Big Kings, More Kings: Fish Algoma!


There is nothing better than setting your lines pre-dawn, and as you are reaching for your next rod, you hear your drag screaming, the familiar shouts of “Fish on!” and the battle begins. That first king of the morning, long before the sky turns a crimson orange, blending into yellow, and then showing the bright sun creeping up on the horizon, is a spectacular jump start to your day. Ah yes, Chinook salmon, the largest and most sought-after of the Great Lakes gamefish, mostly commonly called king salmon or “kings.” Looking to catch more and bigger kings? You may want to look at the area that historically produces the most kings and the largest kings—fish Algoma!

This small lakeshore community has one of the nicest sand beaches, many shops, fine restaurants and lots of lodging opportunities, all geared towards welcoming their largest tourist activity—fishing! Billed as the “Salmon Capital of the Midwest,” Algoma has done its share to live up to that reputation over the years. Located near the base of the Kewaunee/Door Peninsula, Algoma is close to the center of the most productive fishing waters on Lake Michigan. The ports of Algoma and Kewaunee have been among the leading areas for king salmon and steelhead catches year after year.

I also mentioned big fish. Algoma has them, too. Since the first salmon were planted in the Ahnapee River in the mid-60s and the reported first salmon was caught aboard then Algoma Mayor, Art Dettman’s fishing boat “Pirate, Algoma has held or does hold almost every fish record for Wisconsin on Lake Michigan. They currently hold the pink salmon, pinook salmon (pinkChinook cross) and steelhead records. After holding the king salmon record for over 12 years, the current record was caught aboard a Sturgeon Bay charter only 12 miles to the north of Algoma.



I am often asked why this area is so known for producing not only big fish, but large numbers of fish. The simplest explanation I can give is—food. Salmon and trout are eating machines and they really just swim and eat. If the bait is there, so will be the salmon. And, if there is enough bait, the salmon will get big! Unlike some other species that relate to structure and cover and wait for bait to come to them, the salmon relate to one thing—food.

For some reason, or a combination of several reasons, the bait seems to find the west shore of Lake Michigan a bit easier that the other side. It may be prevailing winds or currents, but they seem to get pushed on our side during the summer months and, more often, the shoreline along the Kewaunee/Door Peninsula with its structure will tend to hold the bait and provide productive fishing for our visiting anglers.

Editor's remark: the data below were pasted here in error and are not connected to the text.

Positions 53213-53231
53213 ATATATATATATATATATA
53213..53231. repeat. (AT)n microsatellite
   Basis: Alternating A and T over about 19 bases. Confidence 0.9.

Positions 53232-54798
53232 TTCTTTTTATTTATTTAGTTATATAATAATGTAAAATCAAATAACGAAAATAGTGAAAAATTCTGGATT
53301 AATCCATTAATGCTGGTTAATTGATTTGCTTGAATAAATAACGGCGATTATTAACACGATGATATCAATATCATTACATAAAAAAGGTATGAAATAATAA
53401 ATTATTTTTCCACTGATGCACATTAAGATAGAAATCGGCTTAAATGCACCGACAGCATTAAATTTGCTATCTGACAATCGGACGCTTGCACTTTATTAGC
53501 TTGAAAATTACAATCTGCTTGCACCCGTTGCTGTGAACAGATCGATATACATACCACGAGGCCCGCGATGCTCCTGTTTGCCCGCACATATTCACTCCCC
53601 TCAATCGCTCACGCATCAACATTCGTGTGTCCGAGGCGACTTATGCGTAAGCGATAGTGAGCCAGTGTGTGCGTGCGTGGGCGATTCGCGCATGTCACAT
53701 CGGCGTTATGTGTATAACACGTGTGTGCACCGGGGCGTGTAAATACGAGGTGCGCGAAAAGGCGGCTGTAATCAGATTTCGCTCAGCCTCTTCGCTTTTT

Adding to Algoma’s charm and fishing production is one of Wisconsin’s largest charter fleets. This group of dedicated anglers has not only built a business that brings thousands of anglers to our shore side community each summer, but they have bought into the theory that helping each other catch fish for all of their customers has only increased each of their businesses. This is a totally positive and unique aspect for all of the private anglers as well. There has been a trickle-down effect of information that shows up in local fishing reports and information shared with many of the regular private angers. All this adds to making the Algoma harbor very “salmon productive.”

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Knowing the kings are there is one thing; putting them in the net is another. Sometimes, the difference between a couple of fish and a cooler-full is in your equipment and paying attention to detail. Clear water means that daytime kings will come more often off planer boards run wide from the boat. Running braided lines like Sufix 832 Braid will help telegraph bites and allow planer boards to run wider and straight. Fluorocarbon leaders are a must. I use Sufix Advanced Fluorocarbon 25-pound leaders on all setups. When the water gets warm and fish go deep, drop some 18-pound weights on the Traxstech riggers and switch the mono to braid with fluorocarbon leaders and watch the deep action heat up from 150 to 250 feet.


Tip of the month

During the hottest days of August, we can see warm water sometimes reach depths of 80 feet or more. When that happens, the kings will be active early, higher in the water column, but drop to the cooler water temps down deep once the sun comes up. Having downriggers with faster, heavier motors will enable you to fish greater depths effectively while using heavier weights. Traxstech make a downrigger that meets the need with speeds of over 200 feet per minute pulling 24-pouand weights. Match this up with a good rod like the Ugly Stik GX2 7-foot medium-light and run some 50-pound Sufix 832 Braid and Sufix Advanced Fluorocarbon leader. This will keep your line from blowing back, which is common with running deep. Run down 150 to 200 feet where you see the marks and run a white/glow Pro-Troll flasher and aqua/glow Howie fly and watch the big kings come!



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